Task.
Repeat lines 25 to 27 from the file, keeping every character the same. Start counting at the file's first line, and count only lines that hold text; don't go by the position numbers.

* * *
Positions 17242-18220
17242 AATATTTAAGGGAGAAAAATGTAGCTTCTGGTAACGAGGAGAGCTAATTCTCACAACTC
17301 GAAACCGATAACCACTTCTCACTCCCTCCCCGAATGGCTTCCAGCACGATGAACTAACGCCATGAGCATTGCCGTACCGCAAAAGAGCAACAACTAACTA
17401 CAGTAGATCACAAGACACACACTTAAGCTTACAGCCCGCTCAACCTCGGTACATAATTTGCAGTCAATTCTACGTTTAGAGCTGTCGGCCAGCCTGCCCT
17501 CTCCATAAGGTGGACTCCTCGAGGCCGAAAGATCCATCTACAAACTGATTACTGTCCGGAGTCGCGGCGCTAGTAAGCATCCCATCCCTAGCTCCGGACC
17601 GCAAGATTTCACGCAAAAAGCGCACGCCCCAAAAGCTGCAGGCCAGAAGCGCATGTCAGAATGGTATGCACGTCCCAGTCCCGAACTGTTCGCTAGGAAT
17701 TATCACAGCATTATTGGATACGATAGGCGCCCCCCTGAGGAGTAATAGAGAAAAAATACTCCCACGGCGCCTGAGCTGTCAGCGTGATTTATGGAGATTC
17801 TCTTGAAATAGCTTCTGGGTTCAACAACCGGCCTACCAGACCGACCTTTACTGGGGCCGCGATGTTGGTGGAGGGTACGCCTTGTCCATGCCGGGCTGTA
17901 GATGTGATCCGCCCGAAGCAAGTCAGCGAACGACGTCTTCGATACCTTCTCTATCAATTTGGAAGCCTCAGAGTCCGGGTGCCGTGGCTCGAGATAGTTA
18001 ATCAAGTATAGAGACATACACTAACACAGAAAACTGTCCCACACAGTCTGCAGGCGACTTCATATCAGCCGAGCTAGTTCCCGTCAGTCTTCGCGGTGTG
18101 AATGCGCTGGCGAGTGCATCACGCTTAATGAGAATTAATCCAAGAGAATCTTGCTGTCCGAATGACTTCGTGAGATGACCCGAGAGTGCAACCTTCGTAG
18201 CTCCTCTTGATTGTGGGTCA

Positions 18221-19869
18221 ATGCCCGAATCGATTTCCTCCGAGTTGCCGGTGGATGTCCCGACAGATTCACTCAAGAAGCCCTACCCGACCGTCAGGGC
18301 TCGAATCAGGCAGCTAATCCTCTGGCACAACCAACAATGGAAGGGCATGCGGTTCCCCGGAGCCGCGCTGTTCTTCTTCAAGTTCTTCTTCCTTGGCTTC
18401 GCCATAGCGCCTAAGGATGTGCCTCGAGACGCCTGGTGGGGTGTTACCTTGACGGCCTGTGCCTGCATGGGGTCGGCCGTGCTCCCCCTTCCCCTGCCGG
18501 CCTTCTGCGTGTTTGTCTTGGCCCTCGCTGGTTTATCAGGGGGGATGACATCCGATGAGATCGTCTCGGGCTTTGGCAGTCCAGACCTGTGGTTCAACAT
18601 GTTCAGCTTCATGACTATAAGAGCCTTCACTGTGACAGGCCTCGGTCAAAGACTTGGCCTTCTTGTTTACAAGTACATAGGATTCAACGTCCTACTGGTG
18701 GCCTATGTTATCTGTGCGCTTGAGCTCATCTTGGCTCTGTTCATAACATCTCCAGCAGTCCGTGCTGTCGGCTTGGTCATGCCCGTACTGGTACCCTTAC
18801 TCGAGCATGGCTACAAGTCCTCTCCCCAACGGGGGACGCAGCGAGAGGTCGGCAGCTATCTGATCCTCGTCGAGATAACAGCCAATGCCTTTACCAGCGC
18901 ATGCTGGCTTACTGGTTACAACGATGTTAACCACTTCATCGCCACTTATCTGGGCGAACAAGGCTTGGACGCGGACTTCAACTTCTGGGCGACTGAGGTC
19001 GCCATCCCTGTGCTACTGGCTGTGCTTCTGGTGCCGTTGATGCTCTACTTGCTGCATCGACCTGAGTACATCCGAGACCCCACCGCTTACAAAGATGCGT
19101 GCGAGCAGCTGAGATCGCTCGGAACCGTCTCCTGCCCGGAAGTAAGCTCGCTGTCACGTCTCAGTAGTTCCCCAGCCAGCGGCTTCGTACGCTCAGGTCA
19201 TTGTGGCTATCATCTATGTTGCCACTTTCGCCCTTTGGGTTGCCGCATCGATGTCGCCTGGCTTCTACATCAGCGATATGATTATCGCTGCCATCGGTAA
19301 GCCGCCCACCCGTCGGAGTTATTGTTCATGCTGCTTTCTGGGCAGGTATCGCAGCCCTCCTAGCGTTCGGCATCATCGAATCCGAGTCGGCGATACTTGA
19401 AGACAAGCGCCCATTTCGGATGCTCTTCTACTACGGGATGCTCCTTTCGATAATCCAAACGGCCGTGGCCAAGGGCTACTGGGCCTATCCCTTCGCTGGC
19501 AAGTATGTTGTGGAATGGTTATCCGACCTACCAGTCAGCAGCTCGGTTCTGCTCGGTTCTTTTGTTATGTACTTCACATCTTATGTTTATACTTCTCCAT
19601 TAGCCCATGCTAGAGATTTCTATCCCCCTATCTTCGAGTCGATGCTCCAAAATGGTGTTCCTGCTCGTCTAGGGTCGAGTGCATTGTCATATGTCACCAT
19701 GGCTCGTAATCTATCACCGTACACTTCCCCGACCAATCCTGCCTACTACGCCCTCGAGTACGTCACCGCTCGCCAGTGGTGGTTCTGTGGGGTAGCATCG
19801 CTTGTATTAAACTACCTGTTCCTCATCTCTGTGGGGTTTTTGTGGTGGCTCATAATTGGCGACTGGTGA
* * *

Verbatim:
19301 GCCGCCCACCCGTCGGAGTTATTGTTCATGCTGCTTTCTGGGCAGGTATCGCAGCCCTCCTAGCGTTCGGCATCATCGAATCCGAGTCGGCGATACTTGA
19401 AGACAAGCGCCCATTTCGGATGCTCTTCTACTACGGGATGCTCCTTTCGATAATCCAAACGGCCGTGGCCAAGGGCTACTGGGCCTATCCCTTCGCTGGC
19501 AAGTATGTTGTGGAATGGTTATCCGACCTACCAGTCAGCAGCTCGGTTCTGCTCGGTTCTTTTGTTATGTACTTCACATCTTATGTTTATACTTCTCCAT